Book Review: Hacking for Dummies 3rd Ed

Review by Chris Jenks

Hacking for Dummies, an introduction to Ethical Hacking, is shallow enough for anyone first stepping into the field, but with tricks, tips and real-world experiences even the veteran penetration tester will find enlightening.

The book is considered to be a good introduction to the world of Ethical Hacking. Like all “for Dummies” books, the subject matter is explained in plain English instead of being filled with jargon and buzz words. That doesn’t mean a reader can walk in cold and learn to be an Ethical Hacker (a hacker who is hacking with prior written permission of the owner of the systems). In order to get a deeper understanding, the reader has to have a basic understanding of Networking, System Administration, and Applications. The reader doesn’t need to be an expert but really should have a firm grip on the basic concepts.

The current version of Hacking for Dummies is divided into 7 parts. If the reader is familiar with the subject the book doesn’t need to be read in order and can be used mostly as reference. However, if the reader is new to information security the best approach would be to read it in the order the book is laid out. Each chapter has a tendency to either refer back to something that was covered before, or refers forward to something covered in more detail ahead.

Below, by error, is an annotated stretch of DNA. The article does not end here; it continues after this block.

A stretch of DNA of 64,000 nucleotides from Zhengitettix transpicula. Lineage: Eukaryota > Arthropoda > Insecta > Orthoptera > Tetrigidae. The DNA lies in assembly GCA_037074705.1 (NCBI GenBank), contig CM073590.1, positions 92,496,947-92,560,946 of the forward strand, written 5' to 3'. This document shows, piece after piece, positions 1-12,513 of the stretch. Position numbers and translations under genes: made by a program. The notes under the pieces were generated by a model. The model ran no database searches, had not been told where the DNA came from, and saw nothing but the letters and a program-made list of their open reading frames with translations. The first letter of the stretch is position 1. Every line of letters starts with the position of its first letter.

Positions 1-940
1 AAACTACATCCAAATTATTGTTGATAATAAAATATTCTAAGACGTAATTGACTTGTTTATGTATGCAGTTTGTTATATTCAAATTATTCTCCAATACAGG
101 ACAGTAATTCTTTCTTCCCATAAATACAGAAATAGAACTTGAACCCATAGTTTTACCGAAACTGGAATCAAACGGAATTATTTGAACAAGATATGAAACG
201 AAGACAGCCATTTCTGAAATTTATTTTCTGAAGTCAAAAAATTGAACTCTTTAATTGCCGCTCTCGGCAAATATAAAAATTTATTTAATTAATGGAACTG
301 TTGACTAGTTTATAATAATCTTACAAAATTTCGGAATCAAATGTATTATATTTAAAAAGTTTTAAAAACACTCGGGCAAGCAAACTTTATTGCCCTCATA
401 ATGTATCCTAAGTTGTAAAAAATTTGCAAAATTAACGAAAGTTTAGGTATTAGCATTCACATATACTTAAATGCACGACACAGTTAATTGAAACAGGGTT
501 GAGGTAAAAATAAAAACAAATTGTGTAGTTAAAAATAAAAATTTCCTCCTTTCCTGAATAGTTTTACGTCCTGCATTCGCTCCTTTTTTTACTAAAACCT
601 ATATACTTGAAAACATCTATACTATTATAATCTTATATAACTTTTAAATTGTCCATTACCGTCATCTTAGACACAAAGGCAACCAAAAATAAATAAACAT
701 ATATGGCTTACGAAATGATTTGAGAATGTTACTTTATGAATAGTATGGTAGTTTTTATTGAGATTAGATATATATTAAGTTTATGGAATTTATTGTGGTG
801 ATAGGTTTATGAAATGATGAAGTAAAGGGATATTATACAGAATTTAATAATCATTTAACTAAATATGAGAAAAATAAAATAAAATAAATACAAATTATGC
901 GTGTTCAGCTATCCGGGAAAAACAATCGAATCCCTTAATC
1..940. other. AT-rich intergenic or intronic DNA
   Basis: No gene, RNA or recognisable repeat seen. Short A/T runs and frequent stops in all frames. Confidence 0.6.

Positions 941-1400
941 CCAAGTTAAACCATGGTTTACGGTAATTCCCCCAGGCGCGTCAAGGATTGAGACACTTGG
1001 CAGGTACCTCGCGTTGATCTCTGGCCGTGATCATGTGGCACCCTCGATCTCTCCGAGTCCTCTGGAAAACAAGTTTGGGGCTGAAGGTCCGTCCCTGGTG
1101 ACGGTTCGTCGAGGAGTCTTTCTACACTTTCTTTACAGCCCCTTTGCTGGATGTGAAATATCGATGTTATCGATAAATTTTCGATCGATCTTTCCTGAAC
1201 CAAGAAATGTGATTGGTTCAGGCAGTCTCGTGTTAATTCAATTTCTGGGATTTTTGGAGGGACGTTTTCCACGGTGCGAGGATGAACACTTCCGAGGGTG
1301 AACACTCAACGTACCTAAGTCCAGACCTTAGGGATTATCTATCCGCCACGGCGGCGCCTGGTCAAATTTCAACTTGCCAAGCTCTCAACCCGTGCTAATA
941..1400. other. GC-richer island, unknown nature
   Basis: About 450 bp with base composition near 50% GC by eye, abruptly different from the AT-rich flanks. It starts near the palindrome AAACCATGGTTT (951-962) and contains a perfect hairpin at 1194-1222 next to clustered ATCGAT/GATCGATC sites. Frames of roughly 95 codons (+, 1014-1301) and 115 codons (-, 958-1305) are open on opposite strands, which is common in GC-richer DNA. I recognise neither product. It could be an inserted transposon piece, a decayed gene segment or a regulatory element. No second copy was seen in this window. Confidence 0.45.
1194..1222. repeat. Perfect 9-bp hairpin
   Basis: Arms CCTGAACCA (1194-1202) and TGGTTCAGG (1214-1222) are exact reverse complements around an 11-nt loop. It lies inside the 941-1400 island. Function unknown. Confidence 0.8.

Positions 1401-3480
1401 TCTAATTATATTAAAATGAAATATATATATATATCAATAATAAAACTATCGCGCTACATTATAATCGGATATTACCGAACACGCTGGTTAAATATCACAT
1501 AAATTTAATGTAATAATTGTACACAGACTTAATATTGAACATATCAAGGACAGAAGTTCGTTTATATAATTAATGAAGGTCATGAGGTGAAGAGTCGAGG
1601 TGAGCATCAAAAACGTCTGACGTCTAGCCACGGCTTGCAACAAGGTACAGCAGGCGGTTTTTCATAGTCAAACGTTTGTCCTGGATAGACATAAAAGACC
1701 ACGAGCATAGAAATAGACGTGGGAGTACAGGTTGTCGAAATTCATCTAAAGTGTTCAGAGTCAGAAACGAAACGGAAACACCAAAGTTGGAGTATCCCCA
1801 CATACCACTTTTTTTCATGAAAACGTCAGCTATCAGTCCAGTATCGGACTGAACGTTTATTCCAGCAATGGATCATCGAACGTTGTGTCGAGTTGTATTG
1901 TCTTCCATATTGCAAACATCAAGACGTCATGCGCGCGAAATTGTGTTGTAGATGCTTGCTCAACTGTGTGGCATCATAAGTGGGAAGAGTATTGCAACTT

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After finishing Hacking for Dummies, I did feel like Mr. Beaver accomplished his goal of giving a foundation for Ethical Hacking. There were parts that felt slightly rushed or glossed over at times, but at 408 pages, the page count would have to have been tripled to cover everything in great depth. One of the beneficial things in the book was his tendency to give pointers of where to get more information.

I think the strengths of the book include the following. It delivers what it promises. That is it gives the reader a base understanding to start in Ethical Hacking. The book doesn’t claim to make you a superstar penetration tester over night. It points out that your job is to find the problems, confirm that they are problems, and then offer some pointers on how to fix the problems. Several times Mr. Beaver reminds the reader, even though you’re told how to exploit the problems you find, exploitation is not the goal.

Another strength is that Hacking for Dummies is mostly about theory and giving the reader an exposure to the tools of the trade. It’s up to the reader to continue his practice to gain skills in the field if she so chooses. Not all the software worked as advertised. There were times where things wouldn’t work, and time had to be spent researching why. While it took time away from reading the book, it helped to hone the research abilities, and caused what was learned to stick in the mind more. For example I couldn’t get John the Ripper to work on most of my Gnu/Linux boxes’ shadow password files, because most of them were in encryption formats that JTR can’t brute force in yet.

Lastly, the appendix, being a collection of the tools and resources, has to be the strongest feature of all. It takes almost every tool and resource sprinkled throughout the book and puts them in to one easy to digest section, which most readers will probably end up ear marking in some way for quick reference.